## Applied Math Seminar, Fall 2017

Organized by Wei Zhu

## Time: 3:30 - 4:30 pm, Fridays

Location: 228 Gordon Palmer Hall, Department of Mathematics, University of Alabama

**September 8, 2017****Fei Hu**

Department of Electrical and Computer Engineering, University of Alabama**Title:**Docitive Learning for Wireless Network Spectrum Handoff**Abstract:**Machine learning has been efficiently used in wireless networks to improve their performance. For example, we can use reinforcement learning to make intelligent spectrum allocations in cognitive radio networks (CRN). Docitive learning is a new direction in machine learning field. With the support of U.S. DoD (Department of Defense) , we are able to use docitive learning to make a new joined wireless device learn from an existing device, in order to quickly adapt to the complex wireless conditions. For example, in a CRN, a new device can invoke docitive learning algorithms, to find a good 'teacher' device that can transfer its spectrum handoff strategy to this new node. The Transfer Learning models need to be defined in order to transfer only the most useful protocols to the 'student' device. We propose to use teaching-and-learning models to enhance CRN throughput, that is, the node can accept the teacher's knowledge, but it can also invoke self-learning process if the teacher cannot 'teach' this node anymore due to the different radio environments. We have conducted experiments to verify the efficiency of the docitive learning schemes.**September 15, 2017****Xu Zhang**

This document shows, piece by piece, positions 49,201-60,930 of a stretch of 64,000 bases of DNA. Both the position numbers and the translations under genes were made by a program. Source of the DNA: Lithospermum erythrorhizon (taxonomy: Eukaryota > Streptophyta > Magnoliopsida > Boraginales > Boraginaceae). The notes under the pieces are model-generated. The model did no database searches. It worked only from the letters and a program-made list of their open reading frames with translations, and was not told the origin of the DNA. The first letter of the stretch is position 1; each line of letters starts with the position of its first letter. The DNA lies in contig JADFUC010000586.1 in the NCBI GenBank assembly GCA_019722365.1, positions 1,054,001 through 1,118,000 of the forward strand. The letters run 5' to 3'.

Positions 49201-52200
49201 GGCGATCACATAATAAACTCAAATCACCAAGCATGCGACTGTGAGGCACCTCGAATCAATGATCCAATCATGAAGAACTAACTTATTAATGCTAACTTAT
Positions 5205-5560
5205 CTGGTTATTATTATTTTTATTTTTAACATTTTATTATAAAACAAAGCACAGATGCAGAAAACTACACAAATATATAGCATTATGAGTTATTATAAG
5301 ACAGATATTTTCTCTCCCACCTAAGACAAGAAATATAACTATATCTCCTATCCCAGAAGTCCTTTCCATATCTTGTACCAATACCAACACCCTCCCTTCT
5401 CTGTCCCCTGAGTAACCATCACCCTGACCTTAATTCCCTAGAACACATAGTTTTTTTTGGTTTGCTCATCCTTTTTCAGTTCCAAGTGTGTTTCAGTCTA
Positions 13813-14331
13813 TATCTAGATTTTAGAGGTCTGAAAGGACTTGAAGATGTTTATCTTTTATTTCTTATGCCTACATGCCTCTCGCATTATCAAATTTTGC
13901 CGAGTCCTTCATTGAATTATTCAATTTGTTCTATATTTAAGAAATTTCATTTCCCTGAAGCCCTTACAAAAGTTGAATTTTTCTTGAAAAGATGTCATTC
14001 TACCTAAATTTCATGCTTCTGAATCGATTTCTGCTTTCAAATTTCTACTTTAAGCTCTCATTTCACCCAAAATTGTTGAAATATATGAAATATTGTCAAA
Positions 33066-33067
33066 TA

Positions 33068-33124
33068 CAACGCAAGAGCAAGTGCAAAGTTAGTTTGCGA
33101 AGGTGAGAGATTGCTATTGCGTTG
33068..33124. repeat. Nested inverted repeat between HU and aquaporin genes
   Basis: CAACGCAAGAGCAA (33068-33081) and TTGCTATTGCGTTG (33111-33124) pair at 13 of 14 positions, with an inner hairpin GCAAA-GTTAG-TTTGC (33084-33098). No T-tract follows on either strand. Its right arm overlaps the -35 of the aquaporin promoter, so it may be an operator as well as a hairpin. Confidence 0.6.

Department of Mathematics and Statistics, Mississippi State University**Title:**Immersed Finite Element Methods for Interface Problems Basic idea, Development, Analysis, and Applications**Abstract:**Simulating a multi-scale/multi-physics phenomenon often involves a domain consisting of different materials. This often leads to the so-called interface problems of partial differential equations. Classical finite elements methods can solve interface problems satisfactorily if the mesh is aligned with interfaces; otherwise the convergence could be impaired. Immersed finite element (IFE) methods, on the other hand, allow the interface to be embedded in elements, so that Cartesian meshes can be used for problems with non-trivial interface geometry.

In this talk, we start with an introduction about the basic ideas of IFE methods for the second-order elliptic equation. We will present challenges of conventional IFE methods, and introduce some recent advances in designing more accurate and robust IFE schemes. Mathematical convergence theories and some numerical experiments will be presented. Finally, we will demonstrate how IFE methods can be applied to more complicated interface model problems.**September 22, 2017****Mojdeh Rasoulzadeh**

Department of Mathematics, University of Alabama**Title:**Effective models of flow in highly heterogeneous fractured/vuggy porous media**Abstract:**The presence of vugs and fractures in porous media can significantly affect pressure and flow behavior of a fluid. In this talk, I will present the effective models of flow in a porous medium including multi-scale fractures and several vuggs of various spheroidal shapes. The multiscale fractured porous medium is an infinite set of self-similar double-porosity media. At each scale, the medium consists of a highly permeable network of connected channels and low-permeable blocks. The transition to the macroscale is performed by the means of two-scale homogenization technique.The vuggy medium includes spheroidal fluid filled inclusions. The Stokes flow in the vug is coupled to Darcy’s law in the host matrix using the modified Beavers Joseph boundary condition for the curvy contact between vug and matrix. The pressure field and stream function inside and outside the vug is obtained analytically as a result of solution of harmonic and biharmonic equation inside and outside the vug. The analytic form of equivalent permeability of one single vug is obtained in terms of Legendre polynomials. Then, the effective permeability of a vuggy medium including an arbitrary number of vuggs with different geometries is obtained.**September 29, 2017****Brendan Ames**